Another very common method of starting HTTP floods is to abuse the Pingback (XML-RPC) feature of the WordPress CMS. We recently covered the anatomy of WordPress Pingback DDoS attacks and how to mitigate it with NGINX.
Very. A Denial of Service attack can easily bring down any unprotected online service. The threat of Denial of Service attacks (the distributed ones in particular) is increasing dramatically. The reasons for that increased danger is that Distributed Denial of Service attacks get cheaper and easier to initiate every day.
You don’t have to be a geek anymore or know anything about how a network, a network protocol or the DDoS attack works – all it takes is a PayPal account, an internet connection and the ability to read and follow simple instructions. Often the dumbest people are the most dangerous and even they can effortlessly bring down your online service nowadays if you don’t have an effective DDoS mitigation strategy in place.
Did you know that you can rent DDoS as an online service (a so-called booter) that supports a variety of different attack types, including layer 7 attacks and can bring down almost every defenseless website for as little as $5 per month?
Common Motives of DDoS Attackers:
- Hacktivism – People who take down online presences “for the greater good”, or at least they think they do.
- Vandalism – People who take down online services “for the lulz”.
- Revenge – Got banned on a forum? Why not DDoS the heck out of it to show them.
- Extortion – If you don’t pay us $$$, your online service won’t be online again any time soon!
- Competition – If it just costs 5 bucks, why not take all your direct competitors offline to swiftly increase sales?
- Politics – Yes, it’s actually common that people and groups of people get attacked for political reasons by another party.
This should answer the question whether Distributed Denial of Service attacks are a threat. They definitely are very dangerous to every type of online service, be it a website, a game server or an e-mail server or anything else that’s connected to the internet. Even your home connection can become the target of a (D)DoS attack.
After reading through all this scary stuff you might ask yourself how you can protect your online service from Denial of Service attacks.
The first rule of Denial of Service attack prevention is: Don’t be a jerk. Seriously, we see a lot of “revenge attacks” on forums and other websites because people badmouth other people or groups of people. So not being a jerk might already decrease the chances of someone attacking your online presence.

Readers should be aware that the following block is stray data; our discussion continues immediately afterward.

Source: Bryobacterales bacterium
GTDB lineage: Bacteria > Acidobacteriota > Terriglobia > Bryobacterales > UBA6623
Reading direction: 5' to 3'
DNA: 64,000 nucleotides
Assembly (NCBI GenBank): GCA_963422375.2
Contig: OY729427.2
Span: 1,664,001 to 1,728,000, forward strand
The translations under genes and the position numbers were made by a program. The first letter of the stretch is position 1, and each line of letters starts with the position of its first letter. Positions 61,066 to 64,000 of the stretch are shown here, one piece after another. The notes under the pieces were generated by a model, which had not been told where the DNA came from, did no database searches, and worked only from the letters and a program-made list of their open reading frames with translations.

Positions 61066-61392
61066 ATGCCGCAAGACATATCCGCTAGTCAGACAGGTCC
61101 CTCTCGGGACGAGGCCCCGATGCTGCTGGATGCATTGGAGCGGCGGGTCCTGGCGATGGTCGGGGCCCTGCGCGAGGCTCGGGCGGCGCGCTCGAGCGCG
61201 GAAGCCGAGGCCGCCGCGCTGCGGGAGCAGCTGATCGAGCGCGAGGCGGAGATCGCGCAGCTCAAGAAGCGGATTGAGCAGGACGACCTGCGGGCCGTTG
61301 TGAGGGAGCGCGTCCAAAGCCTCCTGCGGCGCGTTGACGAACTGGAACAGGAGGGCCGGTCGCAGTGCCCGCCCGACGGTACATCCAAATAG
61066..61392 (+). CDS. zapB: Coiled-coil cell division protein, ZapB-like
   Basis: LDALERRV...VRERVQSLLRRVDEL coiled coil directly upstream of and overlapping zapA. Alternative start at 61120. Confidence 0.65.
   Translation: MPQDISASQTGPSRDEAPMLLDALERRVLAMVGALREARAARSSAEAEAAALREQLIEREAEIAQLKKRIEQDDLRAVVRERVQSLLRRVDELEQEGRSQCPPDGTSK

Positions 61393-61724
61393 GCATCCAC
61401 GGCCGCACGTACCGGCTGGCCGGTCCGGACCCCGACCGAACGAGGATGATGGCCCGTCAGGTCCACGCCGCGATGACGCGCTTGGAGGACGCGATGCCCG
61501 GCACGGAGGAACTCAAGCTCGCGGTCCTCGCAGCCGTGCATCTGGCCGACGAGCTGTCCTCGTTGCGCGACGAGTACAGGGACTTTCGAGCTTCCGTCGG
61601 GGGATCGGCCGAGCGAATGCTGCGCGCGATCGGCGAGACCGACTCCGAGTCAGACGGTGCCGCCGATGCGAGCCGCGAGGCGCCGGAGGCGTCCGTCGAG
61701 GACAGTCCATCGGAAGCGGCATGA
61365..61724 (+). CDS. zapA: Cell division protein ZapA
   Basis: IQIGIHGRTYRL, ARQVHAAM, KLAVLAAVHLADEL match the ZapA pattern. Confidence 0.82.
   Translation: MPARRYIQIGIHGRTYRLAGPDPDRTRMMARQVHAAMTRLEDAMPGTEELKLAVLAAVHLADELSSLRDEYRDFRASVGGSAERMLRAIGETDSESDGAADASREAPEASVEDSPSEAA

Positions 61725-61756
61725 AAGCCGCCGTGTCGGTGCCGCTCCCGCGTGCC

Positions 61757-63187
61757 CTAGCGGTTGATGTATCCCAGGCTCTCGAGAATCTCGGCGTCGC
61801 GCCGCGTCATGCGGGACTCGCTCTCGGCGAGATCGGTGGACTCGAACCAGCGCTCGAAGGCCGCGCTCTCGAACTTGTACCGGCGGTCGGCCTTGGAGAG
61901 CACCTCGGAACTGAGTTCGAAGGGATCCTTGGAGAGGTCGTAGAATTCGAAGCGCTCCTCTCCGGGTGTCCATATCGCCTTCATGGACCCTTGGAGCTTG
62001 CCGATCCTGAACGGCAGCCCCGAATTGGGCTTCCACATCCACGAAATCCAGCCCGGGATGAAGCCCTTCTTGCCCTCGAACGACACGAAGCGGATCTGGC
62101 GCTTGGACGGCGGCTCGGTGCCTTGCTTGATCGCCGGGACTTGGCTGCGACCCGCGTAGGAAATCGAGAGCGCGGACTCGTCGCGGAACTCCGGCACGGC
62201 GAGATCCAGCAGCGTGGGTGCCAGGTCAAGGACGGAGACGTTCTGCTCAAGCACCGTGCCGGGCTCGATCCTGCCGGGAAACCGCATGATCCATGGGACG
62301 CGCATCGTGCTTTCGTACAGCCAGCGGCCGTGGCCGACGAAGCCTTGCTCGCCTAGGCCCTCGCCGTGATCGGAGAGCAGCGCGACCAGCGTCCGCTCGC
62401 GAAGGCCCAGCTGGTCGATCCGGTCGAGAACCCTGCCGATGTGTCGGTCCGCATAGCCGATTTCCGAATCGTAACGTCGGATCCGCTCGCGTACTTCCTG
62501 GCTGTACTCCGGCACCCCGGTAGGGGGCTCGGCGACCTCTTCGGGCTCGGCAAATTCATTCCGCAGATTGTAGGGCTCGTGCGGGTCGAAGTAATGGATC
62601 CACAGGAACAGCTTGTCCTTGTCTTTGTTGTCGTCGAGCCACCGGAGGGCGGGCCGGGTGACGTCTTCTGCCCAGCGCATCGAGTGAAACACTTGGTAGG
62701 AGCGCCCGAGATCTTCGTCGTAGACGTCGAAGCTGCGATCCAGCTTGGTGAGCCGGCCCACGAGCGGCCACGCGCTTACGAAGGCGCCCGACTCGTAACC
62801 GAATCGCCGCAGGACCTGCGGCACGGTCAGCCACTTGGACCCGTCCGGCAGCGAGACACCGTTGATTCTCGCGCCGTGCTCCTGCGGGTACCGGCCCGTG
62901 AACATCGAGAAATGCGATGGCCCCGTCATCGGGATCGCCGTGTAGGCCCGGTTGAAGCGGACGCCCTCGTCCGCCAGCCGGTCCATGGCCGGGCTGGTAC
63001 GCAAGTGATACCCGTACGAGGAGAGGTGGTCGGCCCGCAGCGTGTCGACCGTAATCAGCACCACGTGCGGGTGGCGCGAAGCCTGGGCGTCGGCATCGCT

Of course, this strategy won’t work if your competitors are criminals, you’re the victim of extortion, are into politics or work in the financial sector (which is the one receiving the heaviest DDoS attacks by the way).
So how do you effectively defend against DDoS attacks?
An effective Denial of Service attack prevention strategy starts at the network design and ends at your application’s code. This means that the first step is to pick a data center that has the capacity to swallow huge amounts of attack bandwidth without getting a hiccup.
There are data centers and hosting providers that specialize in designing networks that are resilient to Distributed Denial of Service attacks. Even if a provider has enough bandwidth capacity, all that traffic still has to be scrubbed to filter out the bad attack traffic until only the legitimate traffic remains when it reaches your application.
Due to the sheer volume of most attacks, it’s impossible to filter all of them directly on your server. It requires special access control lists (ACLs) set up on the routing equipment (ideally at carrier level) and a bunch of high-capacity DDoS mitigation devices that are basically firewalls with say a capacity of 30Gbit/s each particularly designed to detect and filter DDoS traffic. This usually involves a huge investment for the service provider.
A setup like this will make all servers hosted inside the network immune to DDoS attacks because they get filtered out before they can reach the servers or the application. Renting or housing your hardware at such a secure facility will keep you safe and sound from those cyber villains. Often it’s more cost-efficient to go with a small VPS with included DDoS protection instead of a whole protected dedicated server. For example, you can setup your own tunnel on it to protect a remote location.
If you don’t want to move your data and hardware to a different facility, there is also something called remote DDoS prevention, that makes it possible to remotely protect applications from attacks by routing the traffic through a DDoS scrubbing center that then sends back the clean traffic to your insecure location.
In any case, it’s unfortunately often more costly to stop DDoS attacks than to initiate them, making the threat even more real and an obstacle for many online startups. JavaPipe contributes to a safer online world as a DDoS protection provider that offers business-grade DDoS prevention solutions for small money to support the needs of startups and small businesses.
Terms That This Article Explains
Below is a short list of terms that you might be looking for and that this blog post explains in detail:
- Define DDoS
- DoS Attack Definition
- Define a DDoS Attack
- Denial of Service Definition
- Define a Denial of Service Attack